HYPOT(3) | FreeBSD Library Functions Manual | HYPOT(3) |

# NAME

**hypot**,

**hypotf**,

**hypotl**,

**cabs**,

**cabsf**,

**cabsl**— Euclidean distance and complex absolute value functions

# LIBRARY

Math Library (libm, -lm)# SYNOPSIS

**#include < math.h>**

*double*

**hypot**( *double x*, *double y*);

*float*

**hypotf**( *float x*, *float y*);

*long double*

**hypotl**( *long double x*, *long double y*);

**#include < complex.h>**

*double*

**cabs**( *double complex z*);

*float*

**cabsf**( *float complex z*);

*long double*

**cabsl**( *long double complex z*);

# DESCRIPTION

The**hypot**(),

**hypotf**() and

**hypotl**() functions compute the sqrt(x*x+y*y) in such a way that underflow will not happen, and overflow occurs only if the final result deserves it. The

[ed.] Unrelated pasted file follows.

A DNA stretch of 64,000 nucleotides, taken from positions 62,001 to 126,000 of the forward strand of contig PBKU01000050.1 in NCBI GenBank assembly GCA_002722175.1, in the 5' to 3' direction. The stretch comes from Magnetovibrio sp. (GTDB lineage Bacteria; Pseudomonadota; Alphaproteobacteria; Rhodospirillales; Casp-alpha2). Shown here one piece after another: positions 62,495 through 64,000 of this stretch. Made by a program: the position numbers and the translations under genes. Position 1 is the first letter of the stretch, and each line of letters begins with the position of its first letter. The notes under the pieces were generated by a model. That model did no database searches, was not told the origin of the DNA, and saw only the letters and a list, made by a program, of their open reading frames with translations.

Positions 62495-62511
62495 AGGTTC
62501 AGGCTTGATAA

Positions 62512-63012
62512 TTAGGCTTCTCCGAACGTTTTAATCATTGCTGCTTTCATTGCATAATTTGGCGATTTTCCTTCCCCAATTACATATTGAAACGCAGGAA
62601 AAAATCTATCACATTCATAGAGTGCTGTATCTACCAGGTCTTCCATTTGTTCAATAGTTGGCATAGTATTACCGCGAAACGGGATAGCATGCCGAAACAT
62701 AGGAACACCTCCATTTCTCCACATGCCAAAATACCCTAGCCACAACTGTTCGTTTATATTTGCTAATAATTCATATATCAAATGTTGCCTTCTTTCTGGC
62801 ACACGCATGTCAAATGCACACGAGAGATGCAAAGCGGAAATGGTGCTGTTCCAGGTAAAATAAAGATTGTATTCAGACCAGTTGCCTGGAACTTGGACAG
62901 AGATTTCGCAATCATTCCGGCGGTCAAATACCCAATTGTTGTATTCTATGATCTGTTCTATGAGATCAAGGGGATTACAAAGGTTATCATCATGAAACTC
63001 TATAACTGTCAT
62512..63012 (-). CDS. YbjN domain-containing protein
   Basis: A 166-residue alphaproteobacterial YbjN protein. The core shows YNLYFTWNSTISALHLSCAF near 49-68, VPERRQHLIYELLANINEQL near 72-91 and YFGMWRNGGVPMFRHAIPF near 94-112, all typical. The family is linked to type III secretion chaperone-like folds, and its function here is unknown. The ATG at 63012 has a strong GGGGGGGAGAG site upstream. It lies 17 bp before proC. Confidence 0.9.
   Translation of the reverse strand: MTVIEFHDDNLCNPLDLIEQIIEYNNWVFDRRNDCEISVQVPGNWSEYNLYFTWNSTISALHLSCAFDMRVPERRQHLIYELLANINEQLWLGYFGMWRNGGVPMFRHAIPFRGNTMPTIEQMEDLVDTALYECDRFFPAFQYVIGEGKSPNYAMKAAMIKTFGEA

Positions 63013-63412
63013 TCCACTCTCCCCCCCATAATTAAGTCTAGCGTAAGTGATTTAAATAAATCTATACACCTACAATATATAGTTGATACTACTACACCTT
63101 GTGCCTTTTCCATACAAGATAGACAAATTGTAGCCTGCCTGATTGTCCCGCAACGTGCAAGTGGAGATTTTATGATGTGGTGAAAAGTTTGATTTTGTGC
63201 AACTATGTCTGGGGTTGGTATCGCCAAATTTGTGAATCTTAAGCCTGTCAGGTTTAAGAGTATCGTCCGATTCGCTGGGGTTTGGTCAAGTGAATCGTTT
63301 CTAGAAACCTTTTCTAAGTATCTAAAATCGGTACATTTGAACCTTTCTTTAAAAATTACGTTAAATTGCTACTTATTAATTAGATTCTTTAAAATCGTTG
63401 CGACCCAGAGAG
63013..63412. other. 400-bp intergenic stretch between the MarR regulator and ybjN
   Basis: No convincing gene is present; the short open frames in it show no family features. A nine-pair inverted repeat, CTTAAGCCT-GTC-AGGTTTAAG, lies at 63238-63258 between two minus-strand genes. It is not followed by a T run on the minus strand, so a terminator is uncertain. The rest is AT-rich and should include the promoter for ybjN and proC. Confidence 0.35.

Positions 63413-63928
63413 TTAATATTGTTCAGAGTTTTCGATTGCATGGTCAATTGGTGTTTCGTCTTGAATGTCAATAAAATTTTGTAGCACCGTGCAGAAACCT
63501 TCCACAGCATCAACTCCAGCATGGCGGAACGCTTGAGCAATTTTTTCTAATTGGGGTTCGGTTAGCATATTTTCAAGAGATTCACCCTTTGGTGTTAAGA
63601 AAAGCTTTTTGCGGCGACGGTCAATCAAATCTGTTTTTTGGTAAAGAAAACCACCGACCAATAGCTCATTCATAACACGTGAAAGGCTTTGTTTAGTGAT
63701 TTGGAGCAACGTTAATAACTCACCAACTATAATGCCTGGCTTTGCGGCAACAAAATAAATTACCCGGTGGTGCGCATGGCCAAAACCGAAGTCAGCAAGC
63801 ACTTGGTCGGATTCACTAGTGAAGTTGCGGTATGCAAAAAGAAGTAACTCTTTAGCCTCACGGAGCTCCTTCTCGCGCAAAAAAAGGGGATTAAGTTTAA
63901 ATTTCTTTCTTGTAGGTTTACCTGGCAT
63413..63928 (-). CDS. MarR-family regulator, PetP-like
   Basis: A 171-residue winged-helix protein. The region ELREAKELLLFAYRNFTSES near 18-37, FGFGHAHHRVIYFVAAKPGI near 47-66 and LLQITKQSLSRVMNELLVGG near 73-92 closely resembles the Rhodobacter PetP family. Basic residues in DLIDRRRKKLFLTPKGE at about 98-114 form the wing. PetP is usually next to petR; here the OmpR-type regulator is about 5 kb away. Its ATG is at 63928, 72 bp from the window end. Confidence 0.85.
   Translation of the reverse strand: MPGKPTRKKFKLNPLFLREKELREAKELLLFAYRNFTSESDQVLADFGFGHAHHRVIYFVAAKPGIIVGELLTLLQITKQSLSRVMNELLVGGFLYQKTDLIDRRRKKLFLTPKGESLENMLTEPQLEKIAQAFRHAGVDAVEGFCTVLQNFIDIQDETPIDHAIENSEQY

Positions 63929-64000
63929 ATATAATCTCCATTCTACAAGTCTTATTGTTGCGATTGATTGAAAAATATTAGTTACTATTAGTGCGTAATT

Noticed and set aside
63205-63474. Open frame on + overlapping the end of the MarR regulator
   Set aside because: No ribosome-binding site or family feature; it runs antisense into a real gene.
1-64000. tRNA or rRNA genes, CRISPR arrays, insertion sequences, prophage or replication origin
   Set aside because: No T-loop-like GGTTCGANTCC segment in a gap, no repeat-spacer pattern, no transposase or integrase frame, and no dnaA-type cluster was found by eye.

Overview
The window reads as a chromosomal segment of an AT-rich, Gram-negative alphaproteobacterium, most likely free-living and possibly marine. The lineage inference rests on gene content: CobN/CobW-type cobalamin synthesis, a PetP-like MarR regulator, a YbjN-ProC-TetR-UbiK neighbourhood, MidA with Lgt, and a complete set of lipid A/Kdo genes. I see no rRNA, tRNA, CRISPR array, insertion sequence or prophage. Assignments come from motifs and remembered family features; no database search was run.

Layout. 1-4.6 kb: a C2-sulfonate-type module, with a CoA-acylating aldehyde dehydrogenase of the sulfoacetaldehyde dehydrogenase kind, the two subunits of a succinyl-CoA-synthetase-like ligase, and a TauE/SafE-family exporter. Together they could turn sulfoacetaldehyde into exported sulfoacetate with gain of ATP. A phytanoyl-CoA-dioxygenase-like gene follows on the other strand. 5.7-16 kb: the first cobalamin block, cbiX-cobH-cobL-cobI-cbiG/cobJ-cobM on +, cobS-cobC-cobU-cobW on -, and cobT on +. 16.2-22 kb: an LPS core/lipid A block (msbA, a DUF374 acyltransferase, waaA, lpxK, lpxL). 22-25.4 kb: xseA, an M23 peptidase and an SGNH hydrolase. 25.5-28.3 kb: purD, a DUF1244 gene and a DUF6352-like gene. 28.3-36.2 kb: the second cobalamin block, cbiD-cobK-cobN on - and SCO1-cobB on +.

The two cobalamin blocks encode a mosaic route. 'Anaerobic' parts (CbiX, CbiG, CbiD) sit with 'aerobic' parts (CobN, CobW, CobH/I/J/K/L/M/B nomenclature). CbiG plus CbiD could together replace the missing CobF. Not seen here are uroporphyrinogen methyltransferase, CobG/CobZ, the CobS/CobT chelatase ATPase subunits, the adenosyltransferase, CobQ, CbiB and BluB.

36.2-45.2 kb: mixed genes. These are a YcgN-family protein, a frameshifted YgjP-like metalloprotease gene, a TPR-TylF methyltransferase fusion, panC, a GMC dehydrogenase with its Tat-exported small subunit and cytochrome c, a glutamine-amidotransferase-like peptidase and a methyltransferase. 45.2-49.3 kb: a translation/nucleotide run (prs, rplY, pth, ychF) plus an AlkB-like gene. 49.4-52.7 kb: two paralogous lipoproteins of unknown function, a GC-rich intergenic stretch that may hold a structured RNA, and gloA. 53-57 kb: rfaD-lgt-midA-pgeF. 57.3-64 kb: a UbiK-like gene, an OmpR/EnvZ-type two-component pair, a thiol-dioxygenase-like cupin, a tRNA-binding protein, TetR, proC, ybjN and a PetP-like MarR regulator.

**cabs**(),

**cabsf**() and

**cabsl**() functions compute the complex absolute value of

*z*.

**hypot**( *infinity*, *v*) = **hypot**( *v*, *infinity*) = +infinity for all *v*, including NaN.

# ERROR (due to Roundoff, etc.)

Below 0.97 ulps. Consequently**hypot**(

*5.0*,

*12.0*) = 13.0 exactly; in general, hypot and cabs return an integer whenever an integer might be expected.

# NOTES

As might be expected,**hypot**(

*v*,

*NaN*) and

**hypot**(

*NaN*,

*v*) are NaN for all finite

*v*. But programmers might be surprised at first to discover that

**hypot**(

*±infinity*,

*NaN*) = +infinity. This is intentional; it happens because

**hypot**(

*infinity*,

*v*) = +infinity for all

*v*, finite or infinite. Hence

**hypot**(

*infinity*,

*v*) is independent of

*v*. Unlike the reserved operand fault on a VAX, the IEEE NaN is designed to disappear when it turns out to be irrelevant, as it does in

**hypot**(

*infinity*,

*NaN*).

# STANDARDS

The**hypot**(),

**hypotf**(),

**hypotl**(),

**cabs**(),

**cabsf**(), and

**cabsl**() functions conform to ISO/IEC 9899:1999 (“ISO C99”).

# HISTORY

Both a**hypot**() function and a

**cabs**() function appeared in Version 7 AT&T UNIX.

March 30, 2008 | FreeBSD |